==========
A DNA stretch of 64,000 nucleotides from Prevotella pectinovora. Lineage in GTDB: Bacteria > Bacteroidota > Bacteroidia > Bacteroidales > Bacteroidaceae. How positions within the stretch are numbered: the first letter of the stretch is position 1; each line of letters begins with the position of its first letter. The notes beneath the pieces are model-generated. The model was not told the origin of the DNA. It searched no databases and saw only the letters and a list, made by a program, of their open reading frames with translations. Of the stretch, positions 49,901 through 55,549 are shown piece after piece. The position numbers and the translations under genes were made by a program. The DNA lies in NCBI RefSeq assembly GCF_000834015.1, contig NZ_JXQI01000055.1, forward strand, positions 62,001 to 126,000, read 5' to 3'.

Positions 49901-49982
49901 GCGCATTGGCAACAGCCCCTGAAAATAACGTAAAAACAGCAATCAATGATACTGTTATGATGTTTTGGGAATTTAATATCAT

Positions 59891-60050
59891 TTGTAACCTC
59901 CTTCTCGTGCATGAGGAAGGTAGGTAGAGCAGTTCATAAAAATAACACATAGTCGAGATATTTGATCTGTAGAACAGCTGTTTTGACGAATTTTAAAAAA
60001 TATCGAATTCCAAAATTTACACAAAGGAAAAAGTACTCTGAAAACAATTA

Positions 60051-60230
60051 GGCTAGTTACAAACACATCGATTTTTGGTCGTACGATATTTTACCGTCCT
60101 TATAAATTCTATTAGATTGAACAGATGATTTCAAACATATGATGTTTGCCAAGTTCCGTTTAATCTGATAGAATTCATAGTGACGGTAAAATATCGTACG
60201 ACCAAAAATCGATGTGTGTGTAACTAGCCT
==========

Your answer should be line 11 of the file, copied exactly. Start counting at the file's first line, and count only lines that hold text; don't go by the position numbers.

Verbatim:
60201 ACCAAAAATCGATGTGTGTGTAACTAGCCT